Uber’s Denial Of Liability In Girl’s Death Raises Accident Accountability Questions
A six-year old girl named Sophia Liu was tragically killed last night when an SUV driver confirmed to be an Uber-contracted driver struck her in a San Francisco crosswalk. Uber has essentially denied liability, noting in a statement that “this tragedy did not involve a vehicle or provider doing a trip on the Uber system”. Uber’s insurance does not cover drivers between rides, but the accident raises questions of whether it should.
Uber’s Denial Of Liability In Girl’s Death Raises Accident Insurance Questions
The San Francisco Police Department told local news channel KTVU that just before 8pm on New Year’s Eve, a mother and her two young children, Sophia and her brother, were crossing the street at Polk and Ellis in SF’s Tenderloin district. Supervisor Jane Kim said an SUV driver that Uber confirms was one of their contractors turned right into the crosswalk without yielding to the pedestrians who had the green light, and struck the entire family. Sophia was brought to SF General Hospital where she sadly passed away. Sophia’s brother is expected to survive but her mother was recently listed in critical condition due to life threatening injuries from the accident.
Above in a screenpic from KTVU’s coverage, you can see the grey Honda Pilot vehicle in the crosswalk at Polk and Ellis.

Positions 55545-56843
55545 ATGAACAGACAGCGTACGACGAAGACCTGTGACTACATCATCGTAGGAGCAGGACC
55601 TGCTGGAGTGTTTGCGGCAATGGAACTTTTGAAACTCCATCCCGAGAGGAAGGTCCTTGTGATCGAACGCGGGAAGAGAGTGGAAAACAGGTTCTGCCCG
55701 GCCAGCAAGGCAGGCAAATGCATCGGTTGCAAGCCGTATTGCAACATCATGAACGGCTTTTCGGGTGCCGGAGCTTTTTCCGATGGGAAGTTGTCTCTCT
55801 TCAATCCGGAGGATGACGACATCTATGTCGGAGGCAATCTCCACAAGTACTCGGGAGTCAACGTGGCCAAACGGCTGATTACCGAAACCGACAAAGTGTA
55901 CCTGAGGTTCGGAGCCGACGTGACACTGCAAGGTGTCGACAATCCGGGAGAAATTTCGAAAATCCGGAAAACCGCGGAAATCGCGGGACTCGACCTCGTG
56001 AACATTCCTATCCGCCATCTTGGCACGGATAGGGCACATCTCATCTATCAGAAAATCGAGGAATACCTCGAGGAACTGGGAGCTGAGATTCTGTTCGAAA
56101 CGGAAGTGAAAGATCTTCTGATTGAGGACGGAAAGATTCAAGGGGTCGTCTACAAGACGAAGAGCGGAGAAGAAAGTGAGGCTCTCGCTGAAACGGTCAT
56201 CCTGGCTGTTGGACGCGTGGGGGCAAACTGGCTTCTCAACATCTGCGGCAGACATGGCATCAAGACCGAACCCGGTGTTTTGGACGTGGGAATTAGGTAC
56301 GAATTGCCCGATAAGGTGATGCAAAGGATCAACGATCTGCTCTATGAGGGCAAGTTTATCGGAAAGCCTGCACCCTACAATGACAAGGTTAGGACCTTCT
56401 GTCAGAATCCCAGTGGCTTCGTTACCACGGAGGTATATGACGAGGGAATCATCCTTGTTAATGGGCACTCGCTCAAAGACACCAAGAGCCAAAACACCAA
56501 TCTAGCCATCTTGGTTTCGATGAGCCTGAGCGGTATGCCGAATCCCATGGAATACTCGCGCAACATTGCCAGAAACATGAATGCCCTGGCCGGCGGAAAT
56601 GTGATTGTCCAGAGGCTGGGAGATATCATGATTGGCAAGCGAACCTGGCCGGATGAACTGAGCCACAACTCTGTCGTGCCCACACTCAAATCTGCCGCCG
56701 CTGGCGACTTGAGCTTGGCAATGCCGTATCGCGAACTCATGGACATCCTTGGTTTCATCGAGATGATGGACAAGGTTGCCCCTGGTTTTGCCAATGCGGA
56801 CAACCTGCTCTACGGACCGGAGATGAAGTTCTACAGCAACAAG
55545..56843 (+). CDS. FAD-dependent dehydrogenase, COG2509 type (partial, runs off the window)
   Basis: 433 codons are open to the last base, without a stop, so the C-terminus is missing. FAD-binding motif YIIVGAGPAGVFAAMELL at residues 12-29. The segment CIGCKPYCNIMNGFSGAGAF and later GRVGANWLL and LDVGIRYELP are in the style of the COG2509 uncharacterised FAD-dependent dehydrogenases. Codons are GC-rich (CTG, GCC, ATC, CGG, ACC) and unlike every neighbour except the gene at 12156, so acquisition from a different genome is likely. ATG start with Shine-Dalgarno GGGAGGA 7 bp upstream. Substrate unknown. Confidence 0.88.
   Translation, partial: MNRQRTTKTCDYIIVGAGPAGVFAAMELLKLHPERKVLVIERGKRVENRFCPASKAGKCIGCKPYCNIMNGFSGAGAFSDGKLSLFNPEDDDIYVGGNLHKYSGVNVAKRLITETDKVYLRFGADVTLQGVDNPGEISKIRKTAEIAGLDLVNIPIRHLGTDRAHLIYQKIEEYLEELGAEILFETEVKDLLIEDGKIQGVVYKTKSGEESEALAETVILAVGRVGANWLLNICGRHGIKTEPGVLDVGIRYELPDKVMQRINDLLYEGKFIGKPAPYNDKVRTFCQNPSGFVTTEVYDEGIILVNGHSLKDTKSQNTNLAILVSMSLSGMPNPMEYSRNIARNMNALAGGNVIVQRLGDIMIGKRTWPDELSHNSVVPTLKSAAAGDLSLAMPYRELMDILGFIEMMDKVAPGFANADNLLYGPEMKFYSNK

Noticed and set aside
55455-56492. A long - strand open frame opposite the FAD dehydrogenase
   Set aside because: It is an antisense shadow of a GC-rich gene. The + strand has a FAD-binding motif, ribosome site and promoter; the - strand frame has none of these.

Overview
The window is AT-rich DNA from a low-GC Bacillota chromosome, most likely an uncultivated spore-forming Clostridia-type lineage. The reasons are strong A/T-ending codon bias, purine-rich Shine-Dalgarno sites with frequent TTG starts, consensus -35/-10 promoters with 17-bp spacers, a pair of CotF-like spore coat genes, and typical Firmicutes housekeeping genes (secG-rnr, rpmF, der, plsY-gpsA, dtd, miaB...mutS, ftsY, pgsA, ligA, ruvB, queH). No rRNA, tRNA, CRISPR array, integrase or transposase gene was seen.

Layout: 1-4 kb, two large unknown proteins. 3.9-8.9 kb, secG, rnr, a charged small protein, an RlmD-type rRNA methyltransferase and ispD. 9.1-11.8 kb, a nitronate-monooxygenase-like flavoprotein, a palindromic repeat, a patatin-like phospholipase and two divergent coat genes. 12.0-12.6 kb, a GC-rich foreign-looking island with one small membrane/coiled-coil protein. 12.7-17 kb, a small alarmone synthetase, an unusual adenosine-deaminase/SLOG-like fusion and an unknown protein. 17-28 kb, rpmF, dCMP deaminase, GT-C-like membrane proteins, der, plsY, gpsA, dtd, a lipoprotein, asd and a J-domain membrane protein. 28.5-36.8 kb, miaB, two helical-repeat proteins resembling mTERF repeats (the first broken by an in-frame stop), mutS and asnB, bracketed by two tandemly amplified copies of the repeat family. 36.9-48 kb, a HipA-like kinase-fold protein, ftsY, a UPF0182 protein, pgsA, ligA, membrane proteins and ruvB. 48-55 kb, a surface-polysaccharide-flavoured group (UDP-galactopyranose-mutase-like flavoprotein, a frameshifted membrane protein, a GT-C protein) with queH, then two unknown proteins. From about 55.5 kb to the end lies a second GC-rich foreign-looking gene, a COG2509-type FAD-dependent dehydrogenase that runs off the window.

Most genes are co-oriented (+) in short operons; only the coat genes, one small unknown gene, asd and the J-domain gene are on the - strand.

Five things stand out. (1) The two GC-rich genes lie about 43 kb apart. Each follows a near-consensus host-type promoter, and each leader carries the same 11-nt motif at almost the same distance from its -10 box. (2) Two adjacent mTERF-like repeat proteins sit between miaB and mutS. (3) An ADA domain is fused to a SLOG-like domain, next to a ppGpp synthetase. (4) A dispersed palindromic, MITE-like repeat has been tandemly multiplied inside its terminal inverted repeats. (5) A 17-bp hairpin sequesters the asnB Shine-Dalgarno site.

Uber-contracted driver Syed Muzzafar involved in fatal acciddent
Officer Gordon Shyy tells SFAppeal that the driver was 57-year old Union City man Syed Muzzafar. Muzzafar stayed on the scene and was cooperative with police. He was later arrested on suspicion of vehicular manslaughter. The SF Superior Court told VentureBeat that Muzzafar posted $300,100 for bail yesterday, and will return to court on January 7.
Uber posted a “Statement On New Year’s Eve Accident” on its blog, offering condolences to the victim and her family, but also distancing itself from any cuplability:
“Our hearts go out to the family and victims of the accident that occurred in downtown San Francisco last night. We work with transportation providers across the Bay Area, but we can confirm that this tragedy did not involve a vehicle or provider doing a trip on the Uber system.
Our policy is to immediately deactivate any Uber partner involved in a serious law enforcement matter. For that reason, we urge the police to release information about the driver in question as soon as possible. If the driver is a partner of Uber, his or her Uber account will immediately be deactivated.
UPDATE: We thank law enforcement for the quick release of information. We can confirm that the driver in question was a partner of Uber and that we have deactivated his Uber account. The driver was not providing services on the Uber system during the time of the accident. We again extend our deepest condolences to the family and victims of this tragic accident.
The statement implies that Uber is not liable for the accident as it did not occur during an official Uber ride. It may have occurred either between Uber rides, when the driver was on his way to start giving rides, on his way home or to another personal destination, or providing a ride not booked through Uber.
Uber typically requires drivers to buy their own commercial car insurance, and provides an additional $1 million in insurance above and beyond the driver’s. But in California, the Public Utilities Commission has given Uber permission not to require drivers to have commercial insurance. Either way, since this accident didn’t occur during an active ride, it’s not eligible to be covered by Uber’s insurance. Muzzafar may be covered by additional insurance from a third-party car fleet operator if he rented the SUV.
Scene of the accident, from Google Street View. The arrow marks the location of Muzzafar’s vehicle